In the chronological aging assay, SIR2 is an antilongevity gene & in the old mother assay, SIR2 is a longevity gene that doesn't confer a survival advantage that would qualify it as a longevity gene. Now, back to figuring out why our metabolism declines at 60 ☮️😏✌️

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More from @CharlesMBrenner

29 Aug
Defining age reversal via a score on an aging clock rather than a functional measurement would constitute the single biggest scam in the entire tawdry history of anti-aging scams. let me explain /1
There's a buyer for the promise of anti-aging of course. this person wants to maintain functions for a longer period of time. maybe they run 7 min miles with their grandson, maybe they play competitive chess, maybe they skateboard and need to be able to recover from scrapes /2
Those are functional metrics: running, playing chess, wound repair. in all of animal history, every animal has declined in its motility, mental ability and repair capacity after it reaches some level of maturity. people want to prolong their mastery or better: reverse aging /3
Read 12 tweets
22 Aug
Valproate is a potentially dangerous drug used for ppl with seizures. Abbott was penalized $1.6 billion for off-label marketing this drug in nursing homes as a sedative /1 nytimes.com/2012/05/08/bus…
The data in the paper David cites do not show that valproate restores swimming ability of fish--fig. 1D shows that most low dose valproate-treated fish swim WORSE than control. High dose was clearly much worse /2 molecularbrain.biomedcentral.com/articles/10.11…
The SIRT1 western blots in Fig. 4 are some of the worst I've ever seen published. With respect to swimming, rather than look at dozens of fish as they did in Fig. 1 (already a fishy result), they decided to look at only 3 fish with valproate + EX527 /3 molecularbrain.biomedcentral.com/articles/10.11…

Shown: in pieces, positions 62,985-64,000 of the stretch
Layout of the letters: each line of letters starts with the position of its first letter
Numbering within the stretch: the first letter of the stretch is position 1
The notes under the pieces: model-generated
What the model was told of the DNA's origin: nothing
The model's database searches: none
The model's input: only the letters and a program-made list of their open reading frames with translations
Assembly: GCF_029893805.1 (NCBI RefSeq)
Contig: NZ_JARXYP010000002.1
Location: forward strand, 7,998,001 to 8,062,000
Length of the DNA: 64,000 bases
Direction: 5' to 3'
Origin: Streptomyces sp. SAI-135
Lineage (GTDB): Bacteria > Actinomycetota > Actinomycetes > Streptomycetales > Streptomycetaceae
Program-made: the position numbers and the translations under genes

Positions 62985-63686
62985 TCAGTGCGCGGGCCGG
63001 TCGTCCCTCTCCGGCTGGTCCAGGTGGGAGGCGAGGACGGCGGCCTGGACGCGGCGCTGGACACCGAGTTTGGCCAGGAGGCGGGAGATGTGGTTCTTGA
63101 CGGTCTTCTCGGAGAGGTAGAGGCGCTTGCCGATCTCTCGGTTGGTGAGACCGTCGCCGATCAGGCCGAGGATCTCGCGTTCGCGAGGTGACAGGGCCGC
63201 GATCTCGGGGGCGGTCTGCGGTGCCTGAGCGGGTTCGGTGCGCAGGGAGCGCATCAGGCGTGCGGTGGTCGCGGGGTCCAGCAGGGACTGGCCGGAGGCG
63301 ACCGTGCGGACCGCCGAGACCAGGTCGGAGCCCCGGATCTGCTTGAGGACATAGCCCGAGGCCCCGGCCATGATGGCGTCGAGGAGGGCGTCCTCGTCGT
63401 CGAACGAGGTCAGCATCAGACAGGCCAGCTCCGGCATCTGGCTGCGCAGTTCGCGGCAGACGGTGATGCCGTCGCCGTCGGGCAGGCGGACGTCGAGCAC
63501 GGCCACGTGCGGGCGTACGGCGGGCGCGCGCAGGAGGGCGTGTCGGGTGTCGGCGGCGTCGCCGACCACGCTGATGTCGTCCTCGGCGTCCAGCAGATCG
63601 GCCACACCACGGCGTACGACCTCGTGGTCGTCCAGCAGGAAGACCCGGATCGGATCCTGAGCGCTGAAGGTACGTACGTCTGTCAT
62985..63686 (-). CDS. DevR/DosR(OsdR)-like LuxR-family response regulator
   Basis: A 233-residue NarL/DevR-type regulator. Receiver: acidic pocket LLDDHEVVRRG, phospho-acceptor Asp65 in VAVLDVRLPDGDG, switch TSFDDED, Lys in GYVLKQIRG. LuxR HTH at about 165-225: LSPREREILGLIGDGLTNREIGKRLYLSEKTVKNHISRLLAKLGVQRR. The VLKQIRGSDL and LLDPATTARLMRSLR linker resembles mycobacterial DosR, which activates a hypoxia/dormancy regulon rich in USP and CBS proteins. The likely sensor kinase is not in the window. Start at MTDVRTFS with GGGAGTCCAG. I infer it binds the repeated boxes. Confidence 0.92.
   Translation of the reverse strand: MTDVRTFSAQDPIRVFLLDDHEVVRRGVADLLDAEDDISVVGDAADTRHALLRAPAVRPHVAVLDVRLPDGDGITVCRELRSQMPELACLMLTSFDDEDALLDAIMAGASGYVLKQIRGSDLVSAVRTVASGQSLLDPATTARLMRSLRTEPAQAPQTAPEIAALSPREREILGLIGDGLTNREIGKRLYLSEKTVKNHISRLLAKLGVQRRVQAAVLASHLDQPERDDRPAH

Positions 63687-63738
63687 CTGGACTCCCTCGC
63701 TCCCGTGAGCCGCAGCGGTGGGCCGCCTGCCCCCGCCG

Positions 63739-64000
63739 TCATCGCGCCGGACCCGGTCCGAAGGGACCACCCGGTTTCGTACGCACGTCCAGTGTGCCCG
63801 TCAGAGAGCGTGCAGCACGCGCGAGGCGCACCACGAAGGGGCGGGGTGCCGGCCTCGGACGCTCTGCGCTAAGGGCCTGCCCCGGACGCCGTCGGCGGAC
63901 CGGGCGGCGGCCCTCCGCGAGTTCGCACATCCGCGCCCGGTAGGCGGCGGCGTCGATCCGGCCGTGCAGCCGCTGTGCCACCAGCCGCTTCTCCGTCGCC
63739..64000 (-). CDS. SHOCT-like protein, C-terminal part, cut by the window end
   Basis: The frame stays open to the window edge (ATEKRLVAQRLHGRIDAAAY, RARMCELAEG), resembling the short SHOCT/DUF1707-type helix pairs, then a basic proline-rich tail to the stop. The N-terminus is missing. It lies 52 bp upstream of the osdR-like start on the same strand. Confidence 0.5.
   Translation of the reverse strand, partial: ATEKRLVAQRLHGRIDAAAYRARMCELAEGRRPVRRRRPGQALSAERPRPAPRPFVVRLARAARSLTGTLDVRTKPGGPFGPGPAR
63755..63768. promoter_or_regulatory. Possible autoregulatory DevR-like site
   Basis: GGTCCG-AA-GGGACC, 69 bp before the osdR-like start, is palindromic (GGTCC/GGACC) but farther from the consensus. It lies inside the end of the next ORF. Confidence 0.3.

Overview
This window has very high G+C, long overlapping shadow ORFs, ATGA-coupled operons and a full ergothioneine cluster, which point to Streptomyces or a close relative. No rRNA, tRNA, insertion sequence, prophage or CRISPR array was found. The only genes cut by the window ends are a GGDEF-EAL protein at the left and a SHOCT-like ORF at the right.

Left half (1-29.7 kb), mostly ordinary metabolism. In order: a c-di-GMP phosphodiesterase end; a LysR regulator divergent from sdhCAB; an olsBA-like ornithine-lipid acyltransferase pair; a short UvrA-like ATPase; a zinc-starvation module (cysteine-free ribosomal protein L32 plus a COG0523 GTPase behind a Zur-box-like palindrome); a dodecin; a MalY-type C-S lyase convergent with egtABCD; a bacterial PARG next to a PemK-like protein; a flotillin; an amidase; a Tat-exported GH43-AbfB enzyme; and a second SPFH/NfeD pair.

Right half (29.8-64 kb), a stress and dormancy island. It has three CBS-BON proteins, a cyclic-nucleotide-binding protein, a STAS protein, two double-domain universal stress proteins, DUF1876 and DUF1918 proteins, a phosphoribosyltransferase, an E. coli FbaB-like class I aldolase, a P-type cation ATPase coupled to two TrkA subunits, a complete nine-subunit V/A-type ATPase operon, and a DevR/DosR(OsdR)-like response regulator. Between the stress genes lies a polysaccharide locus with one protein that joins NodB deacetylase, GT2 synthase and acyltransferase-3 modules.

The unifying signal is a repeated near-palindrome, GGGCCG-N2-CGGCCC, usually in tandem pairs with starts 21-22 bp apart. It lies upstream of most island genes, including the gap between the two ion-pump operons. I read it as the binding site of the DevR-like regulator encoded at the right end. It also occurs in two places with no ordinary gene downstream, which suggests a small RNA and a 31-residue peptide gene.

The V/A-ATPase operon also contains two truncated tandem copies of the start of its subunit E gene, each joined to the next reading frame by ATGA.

Read 5 tweets
13 Aug
scicomms is very important. if we are making progress on matters related to human health, we should do our best to explain the developments to the general public. however, it must be remembered that the entirety of human history has been marked by false & exploitative claims /1
with respect to longevity. plants & their extracts have always been claimed to have essentially magical properties of age reversal. extraordinary claims require extraordinary proof. journals have repeatedly failed us & have legitimized overblown claims, exciting- /2
sounding mechanisms & nonreproducible results that were heavily biased by models, expectations & the subsequent exploitation of the resulting stories. the longevity field has assuredly been fouled by this stuff. publication & defense of bad science undermines real progress. /3
Read 9 tweets
13 Aug
The Gross Clinic by Thomas Eakins is one of the most important paintings from the 19th century & the history of medicine. It depicts Samuel Gross, teaching surgery to Jefferson Medical College students prior to the use of white coats /1
The black suits were what the students and Gross wore outside on the dirty streets of Philadelphia. Gross gesticulates with a bloody scalpel. The patient’s mother cannot bear to watch /2
This painting was owned by Jefferson and on display in Jefferson Alumni Hall when I was an assistant prof—it was subsequently sold & is on display at the Philadelphia Museum of Art. It is breathtaking.
Read 4 tweets
9 Jul
One of the urban myths of NAD metabolism is the idea that NAD+ is good, while NADH is bad. NAD+:NADH are a redox couple that differ by a hydride group (a proton with 2 electrons) /1
NAD+ picks up the hydride when small molecules are oxidized, forming NADH. NADH donates the electrons to generate ATP and/or heat at the inner mitochondrial membrane. NADH is also the source of electrons in ketone body formation and gluconeogenesis /2
Thus, ketogenesis and gluconeogenesis are run in a reducing environment while fuel oxidation to produce ATP and/or heat requires oxygen as the ultimate electron acceptor to maintain a high NAD+/NADH ratio /3
Read 5 tweets
4 Jul
I'd like to counter some weird obfuscation that appeared today /1
I'm a metabolism scientist @cityofhope. Prior to that I was @uiowa and @dartmouth /2
in 2004, Pawel Bieganowski and I were 1st to describe the NR kinase pathway to NAD+, which--along with 3 related coenzymes--is the central catalyst of metabolism in all forms of life /3
Read 48 tweets